top of page

Rock to Polzeath Ramble

If you’re looking for a natural high, leading 42 ramblers in the sunshine along a 6-mile coastal walk from Rock to Polzeath will 100% guarantee it!! Or joining Cornish Ramblings for a ramble will also do it…

What an absolute belter of a day for a ramble. This particular stretch of the Cornish coast path is a delight to walk at any time of year, but when it’s out of season and sunny, you honestly can’t beat it. Last weekend we started from the main car park in Rock and walked along the scenic sand dunes and coastal path towards Brea Beach, Daymer Bay and Polzeath.


Rock (Cornish: Pennmeyn) is a coastal fishing village opposite Padstow on the north-east bank of the River Camel estuary. The original name recorded in 1303 was Penmayn, Cornish for 'the end or head of stones'.

Rock is popular with holidaymakers and in 1881 the hotel was expanded, a new sea-wall built and a bathing house erected on the beach. The Black Tor Ferry operates across the river to the town of Padstow, and this is a major source of tourist traffic through Rock. Rock has been referred to as 'Britain's Saint-Tropez' and the 'Kensington of Cornwall' due to its popularity with affluent holidaymakers.


Polzeath (Polsegh, meaning dry creek) is a small seaside resort village in the civil parish of St Minver in Cornwall. It is approximately 6 miles north west of Wadebridge on the Atlantic coast.

Polzeath has a sandy beach and is popular with holiday-makers and surfers. The beach is 1,500 feet (460 m) wide and extends 1,200 feet (370 m) from the seafront at low water; however, most of the sand is submerged at high water. At exceptionally high spring tides the sea floods the car park at the top of the beach.

The South West Coast Path runs from Daymer Bay in the South through Polzeath and up to Pentire Head in the North and there are pubs, cafés, restaurants, a caravan site and several camping sites in the immediate area. The road rises up steep hills at both ends of the seafront, towards the village of Trebetherick to the southwest and New Polzeath to the northeast.

This beginning part of the route is mostly along sandy paths that take you through the dunes. But don't worry, it's not deep sand so you won't get achy calves. I love the sand but walking in it isn't fun - especially when wearing walking boots!

What I love most about this route is how much of the sea we get to enjoy. Apart from a little inland action on the golf course, this route is mostly coastal and allows views across to Padstow and Stepper Point as well as the many beaches we wander past.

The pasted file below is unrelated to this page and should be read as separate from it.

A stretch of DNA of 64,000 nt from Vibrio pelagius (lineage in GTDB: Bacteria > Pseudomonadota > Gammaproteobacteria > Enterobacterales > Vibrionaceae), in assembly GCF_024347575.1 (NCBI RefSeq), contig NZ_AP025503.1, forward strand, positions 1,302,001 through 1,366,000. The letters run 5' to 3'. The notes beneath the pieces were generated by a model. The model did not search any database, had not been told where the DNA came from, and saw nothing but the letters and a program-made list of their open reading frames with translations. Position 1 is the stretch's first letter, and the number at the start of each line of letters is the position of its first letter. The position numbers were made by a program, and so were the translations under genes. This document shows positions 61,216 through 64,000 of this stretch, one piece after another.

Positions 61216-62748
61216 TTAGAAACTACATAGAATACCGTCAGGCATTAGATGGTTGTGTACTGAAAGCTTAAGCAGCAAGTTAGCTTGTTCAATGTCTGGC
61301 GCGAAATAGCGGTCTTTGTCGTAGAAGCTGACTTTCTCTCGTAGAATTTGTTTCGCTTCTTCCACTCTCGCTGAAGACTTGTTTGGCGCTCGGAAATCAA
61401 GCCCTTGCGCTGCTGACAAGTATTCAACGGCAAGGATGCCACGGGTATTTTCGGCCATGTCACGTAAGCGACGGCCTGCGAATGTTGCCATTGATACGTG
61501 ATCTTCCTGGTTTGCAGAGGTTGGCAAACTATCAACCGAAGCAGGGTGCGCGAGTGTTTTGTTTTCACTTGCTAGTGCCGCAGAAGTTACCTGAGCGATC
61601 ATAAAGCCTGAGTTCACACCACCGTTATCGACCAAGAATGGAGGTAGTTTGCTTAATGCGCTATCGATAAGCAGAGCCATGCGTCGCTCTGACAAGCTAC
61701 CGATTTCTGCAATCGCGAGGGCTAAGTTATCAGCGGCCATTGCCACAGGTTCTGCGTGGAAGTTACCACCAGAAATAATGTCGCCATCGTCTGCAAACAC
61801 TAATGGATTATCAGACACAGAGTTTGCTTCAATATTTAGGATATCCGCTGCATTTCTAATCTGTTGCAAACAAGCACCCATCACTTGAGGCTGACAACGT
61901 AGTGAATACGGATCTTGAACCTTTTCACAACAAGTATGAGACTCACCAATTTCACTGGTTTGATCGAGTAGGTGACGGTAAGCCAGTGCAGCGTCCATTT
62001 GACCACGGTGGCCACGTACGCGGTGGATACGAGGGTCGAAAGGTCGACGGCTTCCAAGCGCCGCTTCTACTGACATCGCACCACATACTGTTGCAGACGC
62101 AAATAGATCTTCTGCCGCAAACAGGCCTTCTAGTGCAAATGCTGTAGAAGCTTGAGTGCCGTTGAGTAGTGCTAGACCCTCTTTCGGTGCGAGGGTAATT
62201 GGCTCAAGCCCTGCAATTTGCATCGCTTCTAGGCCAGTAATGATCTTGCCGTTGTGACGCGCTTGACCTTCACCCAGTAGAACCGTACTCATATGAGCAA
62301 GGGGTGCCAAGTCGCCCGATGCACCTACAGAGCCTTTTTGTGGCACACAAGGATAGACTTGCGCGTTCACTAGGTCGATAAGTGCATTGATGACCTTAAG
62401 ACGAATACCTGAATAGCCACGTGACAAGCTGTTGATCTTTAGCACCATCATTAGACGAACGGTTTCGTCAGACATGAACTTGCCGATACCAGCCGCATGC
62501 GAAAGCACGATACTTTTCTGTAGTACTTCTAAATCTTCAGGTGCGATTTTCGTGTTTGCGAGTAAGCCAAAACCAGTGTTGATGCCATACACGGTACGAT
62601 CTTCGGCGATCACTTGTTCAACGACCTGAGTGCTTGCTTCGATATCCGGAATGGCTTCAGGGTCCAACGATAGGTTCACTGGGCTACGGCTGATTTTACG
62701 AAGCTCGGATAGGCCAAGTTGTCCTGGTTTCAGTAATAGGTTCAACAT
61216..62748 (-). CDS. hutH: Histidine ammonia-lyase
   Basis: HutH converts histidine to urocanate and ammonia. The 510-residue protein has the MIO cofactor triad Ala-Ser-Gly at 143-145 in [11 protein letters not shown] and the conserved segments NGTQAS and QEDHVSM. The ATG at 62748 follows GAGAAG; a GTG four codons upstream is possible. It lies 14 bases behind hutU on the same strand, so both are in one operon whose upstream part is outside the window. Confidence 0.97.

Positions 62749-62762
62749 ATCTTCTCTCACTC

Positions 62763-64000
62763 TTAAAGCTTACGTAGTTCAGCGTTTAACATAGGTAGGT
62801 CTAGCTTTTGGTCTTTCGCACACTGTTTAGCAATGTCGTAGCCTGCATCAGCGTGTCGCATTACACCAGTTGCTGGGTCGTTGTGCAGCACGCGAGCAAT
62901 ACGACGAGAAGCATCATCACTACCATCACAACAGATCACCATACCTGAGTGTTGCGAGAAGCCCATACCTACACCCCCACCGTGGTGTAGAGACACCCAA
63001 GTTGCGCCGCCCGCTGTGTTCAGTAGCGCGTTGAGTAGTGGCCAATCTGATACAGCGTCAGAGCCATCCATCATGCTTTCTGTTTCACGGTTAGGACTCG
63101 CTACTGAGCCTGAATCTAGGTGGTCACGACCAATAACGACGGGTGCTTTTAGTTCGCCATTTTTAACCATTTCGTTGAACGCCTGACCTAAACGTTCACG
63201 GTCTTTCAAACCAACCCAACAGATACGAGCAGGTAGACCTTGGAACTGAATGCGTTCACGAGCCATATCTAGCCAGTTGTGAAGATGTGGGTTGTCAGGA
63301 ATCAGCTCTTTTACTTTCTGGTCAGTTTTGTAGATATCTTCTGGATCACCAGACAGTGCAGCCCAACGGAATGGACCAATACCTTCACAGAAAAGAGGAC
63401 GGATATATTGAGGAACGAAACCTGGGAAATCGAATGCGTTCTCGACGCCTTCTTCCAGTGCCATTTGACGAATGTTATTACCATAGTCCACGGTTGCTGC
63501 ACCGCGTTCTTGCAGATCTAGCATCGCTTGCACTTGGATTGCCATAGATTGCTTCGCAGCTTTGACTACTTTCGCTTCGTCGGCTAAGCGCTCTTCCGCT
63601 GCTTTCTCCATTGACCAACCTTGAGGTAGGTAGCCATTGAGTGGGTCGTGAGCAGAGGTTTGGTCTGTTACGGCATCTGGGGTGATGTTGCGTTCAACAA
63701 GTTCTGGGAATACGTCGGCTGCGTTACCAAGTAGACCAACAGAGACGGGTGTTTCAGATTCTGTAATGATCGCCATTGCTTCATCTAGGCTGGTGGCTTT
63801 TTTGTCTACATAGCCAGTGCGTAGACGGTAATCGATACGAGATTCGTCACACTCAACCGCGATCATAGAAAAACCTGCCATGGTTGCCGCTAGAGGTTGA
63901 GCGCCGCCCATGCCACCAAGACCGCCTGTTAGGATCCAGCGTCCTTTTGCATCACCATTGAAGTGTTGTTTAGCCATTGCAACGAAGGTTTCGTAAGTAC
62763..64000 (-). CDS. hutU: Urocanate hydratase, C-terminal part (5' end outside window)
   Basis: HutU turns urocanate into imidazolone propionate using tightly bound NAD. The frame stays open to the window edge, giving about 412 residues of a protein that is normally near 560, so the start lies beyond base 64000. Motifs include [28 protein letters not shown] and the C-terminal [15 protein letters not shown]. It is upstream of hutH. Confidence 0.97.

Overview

We spent our lunch break at Polzeath where we refuelled before our final stretch of this glorious iWalkCornwall route - across St Enodoc golf course (watch for flying balls!!) and towards the most picturesque church, tucked away and overlooking the sea, St Enodoc Church.

St Enodoc Church

Did you know; since its renovation in the 19th century this chapel has found a particular place in the affections of many people, both visitors and residents alike. The former Poet Laureate, Sir John Betjeman was particularly fond of it and he lies buried in the churchyard. Polzeath was also a favourite haunt of his!

St. Enodoc Church, Trebetherick (Old Cornish: Gwenedek, St. Guenedoc) is situated in sand dunes east of Daymer Bay and Brea Hill on the River Camel estuary. Wind-driven sand has formed banks that are almost level with the roof on two sides. From the sixteenth century to the middle of the nineteenth century, the church was virtually buried by the dunes and was known locally as "Sinking Neddy" or "Sinkininny Church." Legend says, to maintain the tithes required by the church, it had to host services at least once a year, so the vicar and parishioners descended into the sanctuary through a hole in the roof.

After a little exploration of this quirky church we headed back through the golf course and along the coast, to our starting point of Rock. What a day!

Liked this blog? Please consider leaving a positive comment and clicking the heart to show it some love. Thank you.

317 views0 comments

Recent Posts

See All


Rated 0 out of 5 stars.
No ratings yet

Add a rating
bottom of page